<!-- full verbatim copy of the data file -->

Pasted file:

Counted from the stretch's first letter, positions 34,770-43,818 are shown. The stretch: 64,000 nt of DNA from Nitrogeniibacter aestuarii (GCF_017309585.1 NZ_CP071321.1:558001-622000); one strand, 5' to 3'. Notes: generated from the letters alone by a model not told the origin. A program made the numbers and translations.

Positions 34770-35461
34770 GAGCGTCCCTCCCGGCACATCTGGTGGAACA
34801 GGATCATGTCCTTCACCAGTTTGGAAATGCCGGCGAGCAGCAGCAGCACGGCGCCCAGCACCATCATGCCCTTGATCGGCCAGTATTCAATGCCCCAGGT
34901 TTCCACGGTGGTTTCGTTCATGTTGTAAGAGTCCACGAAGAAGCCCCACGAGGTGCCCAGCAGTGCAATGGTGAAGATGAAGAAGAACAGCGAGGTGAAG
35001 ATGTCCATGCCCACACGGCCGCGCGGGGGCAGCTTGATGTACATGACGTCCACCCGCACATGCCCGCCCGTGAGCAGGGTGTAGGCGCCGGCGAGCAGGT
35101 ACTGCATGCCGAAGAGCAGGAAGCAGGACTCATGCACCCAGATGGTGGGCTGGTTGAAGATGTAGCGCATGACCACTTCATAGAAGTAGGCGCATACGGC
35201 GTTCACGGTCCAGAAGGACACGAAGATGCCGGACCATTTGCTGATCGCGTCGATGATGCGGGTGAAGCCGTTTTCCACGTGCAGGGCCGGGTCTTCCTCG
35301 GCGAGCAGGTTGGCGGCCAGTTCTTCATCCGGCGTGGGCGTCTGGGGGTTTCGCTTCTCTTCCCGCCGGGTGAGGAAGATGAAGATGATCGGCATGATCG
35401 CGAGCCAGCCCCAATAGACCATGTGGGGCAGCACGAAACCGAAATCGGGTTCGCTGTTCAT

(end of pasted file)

Counted from the stretch's first letter, positions 34,770-43,818 are shown. The stretch: 64,000 nt of DNA from Nitrogeniibacter aestuarii (GCF_017309585.1 NZ_CP071321.1:558001-622000); one strand, 5' to 3'. Notes: generated from the letters alone by a model not told the origin. A program made the numbers and translations.

Positions 34770-35461
34770 GAGCGTCCCTCCCGGCACATCTGGTGGAACA
34801 GGATCATGTCCTTCACCAGTTTGGAAATGCCGGCGAGCAGCAGCAGCACGGCGCCCAGCACCATCATGCCCTTGATCGGCCAGTATTCAATGCCCCAGGT
34901 TTCCACGGTGGTTTCGTTCATGTTGTAAGAGTCCACGAAGAAGCCCCACGAGGTGCCCAGCAGTGCAATGGTGAAGATGAAGAAGAACAGCGAGGTGAAG
35001 ATGTCCATGCCCACACGGCCGCGCGGGGGCAGCTTGATGTACATGACGTCCACCCGCACATGCCCGCCCGTGAGCAGGGTGTAGGCGCCGGCGAGCAGGT
35101 ACTGCATGCCGAAGAGCAGGAAGCAGGACTCATGCACCCAGATGGTGGGCTGGTTGAAGATGTAGCGCATGACCACTTCATAGAAGTAGGCGCATACGGC
35201 GTTCACGGTCCAGAAGGACACGAAGATGCCGGACCATTTGCTGATCGCGTCGATGATGCGGGTGAAGCCGTTTTCCACGTGCAGGGCCGGGTCTTCCTCG
35301 GCGAGCAGGTTGGCGGCCAGTTCTTCATCCGGCGTGGGCGTCTGGGGGTTTCGCTTCTCTTCCCGCCGGGTGAGGAAGATGAAGATGATCGGCATGATCG
35401 CGAGCCAGCCCCAATAGACCATGTGGGGCAGCACGAAACCGAAATCGGGTTCGCTGTTCAT